“In our five years of operating in Sudan, we built connections with tech ecosystems across these countries, including accelerators like Flat6labs and Plug and Play. Now, we’re pushing for support for Sudanese entrepreneurs. I believe that Sudanese entrepreneurs will flourish in these new markets if given the opportunity. They have made things work in one of the toughest economies globally. Think of what could happen in a more stable market,” he said. For Elmurtada, the sentiment is that these founders will build stable businesses in these countries that could eventually expand into Sudan. 

Having a stable Sudan-in-diaspora tech community does a lot of good for the country. It opens accessibility to funding for these entrepreneurs, creating a pathway for funding to Sudan as the diaspora ecosystem matures. For context, the African diaspora contributes over $95 billion yearly to the African economy.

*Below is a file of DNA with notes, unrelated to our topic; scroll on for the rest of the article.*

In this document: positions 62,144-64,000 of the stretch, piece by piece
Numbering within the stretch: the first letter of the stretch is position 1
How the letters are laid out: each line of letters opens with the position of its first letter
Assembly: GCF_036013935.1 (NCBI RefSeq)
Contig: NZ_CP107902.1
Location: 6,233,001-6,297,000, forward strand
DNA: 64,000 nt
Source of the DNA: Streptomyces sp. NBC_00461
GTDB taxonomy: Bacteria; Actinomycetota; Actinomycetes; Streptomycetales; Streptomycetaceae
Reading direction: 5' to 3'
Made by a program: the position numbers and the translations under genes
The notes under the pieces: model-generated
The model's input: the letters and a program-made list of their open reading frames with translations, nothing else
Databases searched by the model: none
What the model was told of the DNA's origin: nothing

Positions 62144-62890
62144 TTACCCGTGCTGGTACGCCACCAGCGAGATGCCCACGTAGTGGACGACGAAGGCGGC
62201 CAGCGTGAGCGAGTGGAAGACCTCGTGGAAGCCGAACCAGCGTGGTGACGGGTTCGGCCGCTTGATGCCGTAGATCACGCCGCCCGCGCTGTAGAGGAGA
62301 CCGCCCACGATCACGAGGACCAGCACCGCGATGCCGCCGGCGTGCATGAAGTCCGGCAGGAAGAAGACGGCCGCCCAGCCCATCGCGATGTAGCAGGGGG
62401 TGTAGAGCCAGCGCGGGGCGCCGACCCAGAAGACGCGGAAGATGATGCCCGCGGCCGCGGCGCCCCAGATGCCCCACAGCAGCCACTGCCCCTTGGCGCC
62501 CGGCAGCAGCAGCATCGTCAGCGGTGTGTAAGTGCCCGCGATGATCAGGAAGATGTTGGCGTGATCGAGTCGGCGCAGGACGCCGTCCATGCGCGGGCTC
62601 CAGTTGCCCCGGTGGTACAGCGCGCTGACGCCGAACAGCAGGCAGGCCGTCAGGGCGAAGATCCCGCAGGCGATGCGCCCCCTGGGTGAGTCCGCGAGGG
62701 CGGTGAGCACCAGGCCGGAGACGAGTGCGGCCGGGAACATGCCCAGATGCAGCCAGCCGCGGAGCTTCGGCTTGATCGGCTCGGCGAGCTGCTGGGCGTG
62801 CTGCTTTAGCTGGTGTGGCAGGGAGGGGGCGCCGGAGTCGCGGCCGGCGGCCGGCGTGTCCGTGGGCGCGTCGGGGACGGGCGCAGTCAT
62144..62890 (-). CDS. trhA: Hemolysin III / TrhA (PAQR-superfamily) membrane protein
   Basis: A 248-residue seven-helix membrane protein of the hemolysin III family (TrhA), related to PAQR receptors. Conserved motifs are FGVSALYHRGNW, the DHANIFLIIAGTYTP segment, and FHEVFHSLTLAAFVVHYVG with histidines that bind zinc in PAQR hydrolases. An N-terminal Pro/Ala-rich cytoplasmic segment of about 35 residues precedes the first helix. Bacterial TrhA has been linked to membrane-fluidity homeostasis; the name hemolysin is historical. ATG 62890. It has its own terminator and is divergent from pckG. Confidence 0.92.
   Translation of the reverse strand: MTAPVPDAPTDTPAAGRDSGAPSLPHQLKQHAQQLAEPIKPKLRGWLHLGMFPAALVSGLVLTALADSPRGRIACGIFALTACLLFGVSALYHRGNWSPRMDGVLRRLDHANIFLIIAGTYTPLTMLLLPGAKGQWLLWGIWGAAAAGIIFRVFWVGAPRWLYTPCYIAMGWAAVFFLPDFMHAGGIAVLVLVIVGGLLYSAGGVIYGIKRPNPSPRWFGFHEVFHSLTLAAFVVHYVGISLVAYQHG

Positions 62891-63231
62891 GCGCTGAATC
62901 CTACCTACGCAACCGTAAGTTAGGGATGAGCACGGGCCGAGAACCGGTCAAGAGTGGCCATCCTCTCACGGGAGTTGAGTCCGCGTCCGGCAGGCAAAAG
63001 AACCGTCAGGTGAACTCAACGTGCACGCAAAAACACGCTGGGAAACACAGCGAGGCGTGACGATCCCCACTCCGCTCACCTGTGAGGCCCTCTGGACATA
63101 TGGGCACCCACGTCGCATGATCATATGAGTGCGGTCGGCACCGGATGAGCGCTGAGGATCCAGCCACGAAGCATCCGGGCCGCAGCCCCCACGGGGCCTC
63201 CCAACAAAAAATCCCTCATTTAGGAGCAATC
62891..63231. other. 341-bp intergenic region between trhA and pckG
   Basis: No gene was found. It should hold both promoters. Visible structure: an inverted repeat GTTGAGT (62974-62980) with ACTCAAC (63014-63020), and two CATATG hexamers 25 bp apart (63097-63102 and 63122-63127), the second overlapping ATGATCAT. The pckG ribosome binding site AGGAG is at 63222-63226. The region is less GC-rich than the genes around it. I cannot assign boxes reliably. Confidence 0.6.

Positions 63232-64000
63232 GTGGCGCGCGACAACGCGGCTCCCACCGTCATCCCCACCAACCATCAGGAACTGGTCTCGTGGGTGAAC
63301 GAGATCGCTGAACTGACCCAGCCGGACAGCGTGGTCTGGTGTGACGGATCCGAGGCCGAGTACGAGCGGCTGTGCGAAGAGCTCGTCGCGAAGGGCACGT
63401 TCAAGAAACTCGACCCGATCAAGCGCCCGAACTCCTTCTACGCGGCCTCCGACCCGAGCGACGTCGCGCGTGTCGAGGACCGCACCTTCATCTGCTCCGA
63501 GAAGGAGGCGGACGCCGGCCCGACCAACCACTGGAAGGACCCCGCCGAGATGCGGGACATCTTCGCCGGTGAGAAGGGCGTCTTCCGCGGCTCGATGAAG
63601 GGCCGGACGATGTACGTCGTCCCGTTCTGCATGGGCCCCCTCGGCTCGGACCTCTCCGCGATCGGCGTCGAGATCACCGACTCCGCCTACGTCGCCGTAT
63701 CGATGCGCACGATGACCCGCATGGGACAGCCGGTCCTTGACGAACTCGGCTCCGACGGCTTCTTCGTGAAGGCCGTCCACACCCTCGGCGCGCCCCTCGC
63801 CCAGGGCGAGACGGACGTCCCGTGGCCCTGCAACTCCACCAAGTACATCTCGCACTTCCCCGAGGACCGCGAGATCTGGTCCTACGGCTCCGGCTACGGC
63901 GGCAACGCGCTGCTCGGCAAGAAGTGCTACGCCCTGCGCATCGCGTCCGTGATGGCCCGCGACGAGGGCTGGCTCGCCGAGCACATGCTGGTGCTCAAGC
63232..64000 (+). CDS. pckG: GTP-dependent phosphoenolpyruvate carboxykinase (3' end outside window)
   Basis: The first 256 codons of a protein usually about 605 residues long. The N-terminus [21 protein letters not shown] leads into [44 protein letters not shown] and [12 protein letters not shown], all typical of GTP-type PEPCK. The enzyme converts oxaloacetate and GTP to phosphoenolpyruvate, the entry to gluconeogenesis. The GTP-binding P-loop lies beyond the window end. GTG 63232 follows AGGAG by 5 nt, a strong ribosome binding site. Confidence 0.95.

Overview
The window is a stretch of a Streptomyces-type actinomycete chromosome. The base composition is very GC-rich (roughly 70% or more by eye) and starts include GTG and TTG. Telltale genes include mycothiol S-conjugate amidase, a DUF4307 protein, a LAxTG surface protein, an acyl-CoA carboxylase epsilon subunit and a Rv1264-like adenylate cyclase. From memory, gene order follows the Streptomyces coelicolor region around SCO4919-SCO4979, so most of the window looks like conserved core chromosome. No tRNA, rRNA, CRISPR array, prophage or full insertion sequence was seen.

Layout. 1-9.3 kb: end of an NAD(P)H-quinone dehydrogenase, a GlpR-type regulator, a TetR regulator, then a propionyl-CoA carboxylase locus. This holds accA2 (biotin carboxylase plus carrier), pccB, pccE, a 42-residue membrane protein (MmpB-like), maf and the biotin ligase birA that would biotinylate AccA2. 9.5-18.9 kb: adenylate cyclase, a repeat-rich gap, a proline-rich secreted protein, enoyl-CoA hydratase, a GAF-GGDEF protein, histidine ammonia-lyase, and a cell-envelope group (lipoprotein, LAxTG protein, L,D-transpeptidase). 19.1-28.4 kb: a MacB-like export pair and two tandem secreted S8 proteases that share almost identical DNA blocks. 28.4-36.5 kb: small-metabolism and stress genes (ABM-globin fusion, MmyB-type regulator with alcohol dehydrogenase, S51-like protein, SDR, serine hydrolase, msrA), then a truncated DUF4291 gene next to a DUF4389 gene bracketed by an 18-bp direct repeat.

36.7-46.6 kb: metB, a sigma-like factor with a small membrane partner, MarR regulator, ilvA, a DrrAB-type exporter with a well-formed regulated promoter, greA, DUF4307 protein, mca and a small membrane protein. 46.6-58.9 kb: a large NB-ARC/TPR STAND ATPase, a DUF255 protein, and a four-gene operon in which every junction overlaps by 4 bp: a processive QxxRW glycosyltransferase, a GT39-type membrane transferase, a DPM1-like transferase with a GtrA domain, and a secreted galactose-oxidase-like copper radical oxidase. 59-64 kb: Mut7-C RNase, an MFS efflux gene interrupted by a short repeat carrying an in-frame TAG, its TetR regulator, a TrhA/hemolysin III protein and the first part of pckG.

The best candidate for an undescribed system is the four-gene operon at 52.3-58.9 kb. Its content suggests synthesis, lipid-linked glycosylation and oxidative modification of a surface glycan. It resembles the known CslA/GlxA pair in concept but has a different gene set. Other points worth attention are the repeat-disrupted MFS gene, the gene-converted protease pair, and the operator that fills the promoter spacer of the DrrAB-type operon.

Awab Habiballa, whose startup has struggled to raise institutional funding, told TechCabal that raising money for Sudanese startups mostly involved registering the business in other countries to reassure investors. “It will naturally be hard for anyone [investors] to step foot in Sudan,” he said. 

Sudan is geographically situated in a strategic position that connects it to the East African market through Ethiopia, the North African market through Egypt, and the Arab World through Saudi Arabia. Ideally, this advantage should create opportunities for market expansion and funding inflow, but Sudan’s crisis-laden nature continues to eclipse this possibility. 

Ironically, however, the war is now catalysing the expansion plans of some startups still operating in the country. Habiballa shared that while expansion had always been on his team’s mind, the current situation has made it clear that a sharp move to neighbouring markets was necessary. 

Khartoum may still carry the aura of a graveyard, but if there’s something local innovators can bet on, it’s that tech innovation in Sudan will outlive the war. “We are always going to make things work [for Sudan],” Habiballa said.